Evidence on increasing cervical screening uptake

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Cervical screening is offered to women in the UK between the ages of 25 to 64 and involves checking samples collected from the cervix for abnormal changes or, increasingly, the presence of HPV (human papilloma virus), which increases the risk of cervical cancer. The ultimate intent is to prevent cervical cancer from developing, by detecting and treating changes early.

Up until 2018/2019, liquid cytology was used in the NHS Cervical Screening Programme. This involved looking at cervical samples under a microscope to check for any abnormal cell changes. But the way that samples are processed has changed. In 2016 the UK National Screening Committee (UK NSC) made a recommendation that the Cervical Screening Programme should incorporate human papillomavirus (HPV) testing as the first stage in processing samples.

What this means is that after a cervical sample has been taken, it will be sent to the lab and the samples will be first tested for HPV. Only samples that are HPV positive will undergo liquid-based cytology.

The change to HPV primary testing has happened to the Cervical Screening Programme in Wales (September 2018) and since then across England and Scotland, with the latter using it as an opportunity to increase the screening interval for all HPV negative women to 5 years. Northern Ireland has yet to introduce HPV as the primary test in its cervical screening programme.

HPV is a common infection which most sexually active people come into contact with in their lifetime. In most people, HPV doesn’t cause harm and the infection clears on its own. But in some cases, HPV infection can lead to cell changes that can progress into cervical cancer. You can read more about HPV and the HPV vaccine here.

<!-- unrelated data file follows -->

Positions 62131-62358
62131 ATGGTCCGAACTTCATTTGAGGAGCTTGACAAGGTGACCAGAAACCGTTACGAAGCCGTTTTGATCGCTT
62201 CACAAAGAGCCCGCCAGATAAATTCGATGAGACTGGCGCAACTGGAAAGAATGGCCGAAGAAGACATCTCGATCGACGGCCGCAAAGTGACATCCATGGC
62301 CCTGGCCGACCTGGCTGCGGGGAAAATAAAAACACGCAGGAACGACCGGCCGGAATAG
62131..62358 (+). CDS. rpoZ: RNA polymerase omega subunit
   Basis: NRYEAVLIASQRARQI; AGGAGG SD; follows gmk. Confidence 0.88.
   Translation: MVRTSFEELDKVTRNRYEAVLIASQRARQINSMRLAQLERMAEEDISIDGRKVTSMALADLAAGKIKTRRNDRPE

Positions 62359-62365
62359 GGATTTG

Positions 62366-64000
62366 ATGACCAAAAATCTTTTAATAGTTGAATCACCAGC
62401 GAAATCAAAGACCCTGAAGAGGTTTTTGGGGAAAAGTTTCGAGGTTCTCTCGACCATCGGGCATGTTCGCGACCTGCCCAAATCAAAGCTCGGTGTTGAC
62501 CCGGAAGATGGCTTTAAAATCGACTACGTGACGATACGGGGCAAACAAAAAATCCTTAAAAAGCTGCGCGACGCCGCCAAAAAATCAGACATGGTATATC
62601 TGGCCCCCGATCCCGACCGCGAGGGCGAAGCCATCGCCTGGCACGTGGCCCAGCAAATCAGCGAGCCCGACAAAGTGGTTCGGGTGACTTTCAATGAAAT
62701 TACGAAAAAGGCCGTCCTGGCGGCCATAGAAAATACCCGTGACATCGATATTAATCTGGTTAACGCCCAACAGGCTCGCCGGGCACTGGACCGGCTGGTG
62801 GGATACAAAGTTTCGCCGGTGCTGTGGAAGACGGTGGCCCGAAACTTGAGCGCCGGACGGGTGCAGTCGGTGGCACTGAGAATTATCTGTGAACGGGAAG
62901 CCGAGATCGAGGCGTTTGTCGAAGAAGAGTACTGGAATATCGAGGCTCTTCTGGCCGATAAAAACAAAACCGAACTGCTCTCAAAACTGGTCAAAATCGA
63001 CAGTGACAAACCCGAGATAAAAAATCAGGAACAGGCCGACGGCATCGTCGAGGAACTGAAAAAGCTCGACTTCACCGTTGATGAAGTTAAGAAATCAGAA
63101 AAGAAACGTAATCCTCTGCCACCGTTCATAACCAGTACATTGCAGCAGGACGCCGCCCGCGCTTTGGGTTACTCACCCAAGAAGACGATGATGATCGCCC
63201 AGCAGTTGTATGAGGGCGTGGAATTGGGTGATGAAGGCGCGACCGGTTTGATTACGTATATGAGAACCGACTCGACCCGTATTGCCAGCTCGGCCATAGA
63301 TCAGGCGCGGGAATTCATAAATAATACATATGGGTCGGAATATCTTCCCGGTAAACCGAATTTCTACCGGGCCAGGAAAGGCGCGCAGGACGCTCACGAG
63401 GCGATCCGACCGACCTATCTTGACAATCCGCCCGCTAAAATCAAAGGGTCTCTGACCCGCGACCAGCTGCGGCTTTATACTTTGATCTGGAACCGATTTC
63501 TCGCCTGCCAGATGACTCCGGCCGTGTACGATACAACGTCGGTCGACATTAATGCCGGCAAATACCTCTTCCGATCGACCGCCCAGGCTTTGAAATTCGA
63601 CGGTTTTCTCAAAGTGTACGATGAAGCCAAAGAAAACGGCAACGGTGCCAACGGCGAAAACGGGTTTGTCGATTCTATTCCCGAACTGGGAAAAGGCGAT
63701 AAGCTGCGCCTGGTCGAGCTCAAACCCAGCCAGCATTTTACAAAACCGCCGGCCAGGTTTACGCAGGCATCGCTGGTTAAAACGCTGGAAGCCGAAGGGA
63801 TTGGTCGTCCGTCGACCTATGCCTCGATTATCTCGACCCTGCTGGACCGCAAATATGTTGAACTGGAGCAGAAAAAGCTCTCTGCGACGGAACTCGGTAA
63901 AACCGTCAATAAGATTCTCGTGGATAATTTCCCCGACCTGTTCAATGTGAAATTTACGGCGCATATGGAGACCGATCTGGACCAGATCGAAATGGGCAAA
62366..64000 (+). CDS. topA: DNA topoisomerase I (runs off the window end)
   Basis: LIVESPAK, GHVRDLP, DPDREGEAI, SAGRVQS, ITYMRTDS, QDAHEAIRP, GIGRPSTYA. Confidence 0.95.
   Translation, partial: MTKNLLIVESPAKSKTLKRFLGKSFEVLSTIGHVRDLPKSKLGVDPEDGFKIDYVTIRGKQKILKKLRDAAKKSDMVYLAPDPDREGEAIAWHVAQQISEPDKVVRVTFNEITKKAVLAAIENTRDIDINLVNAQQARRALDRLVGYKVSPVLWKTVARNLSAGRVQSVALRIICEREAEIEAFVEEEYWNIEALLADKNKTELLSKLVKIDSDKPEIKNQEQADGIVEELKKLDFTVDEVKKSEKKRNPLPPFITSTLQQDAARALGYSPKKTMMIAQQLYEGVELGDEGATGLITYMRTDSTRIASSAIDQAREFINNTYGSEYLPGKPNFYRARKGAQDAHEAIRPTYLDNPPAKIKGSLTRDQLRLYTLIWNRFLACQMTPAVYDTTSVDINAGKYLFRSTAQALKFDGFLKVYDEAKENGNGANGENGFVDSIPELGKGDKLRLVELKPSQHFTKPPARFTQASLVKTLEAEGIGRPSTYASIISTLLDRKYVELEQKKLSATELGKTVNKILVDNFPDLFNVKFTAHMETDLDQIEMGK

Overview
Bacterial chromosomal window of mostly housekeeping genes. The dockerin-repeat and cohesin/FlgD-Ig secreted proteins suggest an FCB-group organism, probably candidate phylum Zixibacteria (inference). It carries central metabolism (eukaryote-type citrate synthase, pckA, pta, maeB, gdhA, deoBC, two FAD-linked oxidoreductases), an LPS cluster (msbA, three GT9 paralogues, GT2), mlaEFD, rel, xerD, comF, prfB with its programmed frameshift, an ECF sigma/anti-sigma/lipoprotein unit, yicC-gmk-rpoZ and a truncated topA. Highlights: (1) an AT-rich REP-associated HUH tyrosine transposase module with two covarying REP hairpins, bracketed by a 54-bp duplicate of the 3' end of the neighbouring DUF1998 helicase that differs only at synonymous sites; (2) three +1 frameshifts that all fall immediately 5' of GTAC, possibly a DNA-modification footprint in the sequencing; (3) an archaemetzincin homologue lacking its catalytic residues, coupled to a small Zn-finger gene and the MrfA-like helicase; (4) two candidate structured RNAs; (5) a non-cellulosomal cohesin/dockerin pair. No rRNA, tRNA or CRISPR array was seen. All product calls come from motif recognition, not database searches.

99.8% of all cases of cervical cancer in the UK are linked to the HPV infection [1]. It has been estimated that the introduction of HPV primary testing in England could reduce the number of cervical cancers in women aged 25-64 by 23.9%, saving even more lives than the current test [2].


[1] https://www.cancerresearchuk.org/health-professional/cancer-statistics/s...

[2] https://www.ncbi.nlm.nih.gov/pmc/articles/PMC5490776/

Because of the way that cervical screening programmes operate, it is more usual to see coverage data reported, than uptake. Uptake and coverage of cervical screening has been falling and is lower in specific groups of people. For example, uptake is lowest among participants aged 25-29 and coverage is particularly low in deprived populations and those with high proportions of ethnic minority communities [1].

You can find the stats for individual nations here:




Northern Ireland


[1] https://www.england.nhs.uk/wp-content/uploads/2019/02/report-of-the-inde...

There has been growing interest in understanding the barriers to cervical screening. A study looking at non-participation in cervical screening found that approximately half of non-attenders did intend to be screened, but had just not actually made it [1]. The reasons for people not attending cervical screening are complex and may be different among different groups of people. There isn’t one solution to increase uptake and it’s important to address different barriers to enable everyone to attend screening if they want to. You can read more about barriers to cervical screening here.


[1] Marlow et al - Understanding the heterogeneity of cervical cancer screening non-participants: Data from a national sample of British women.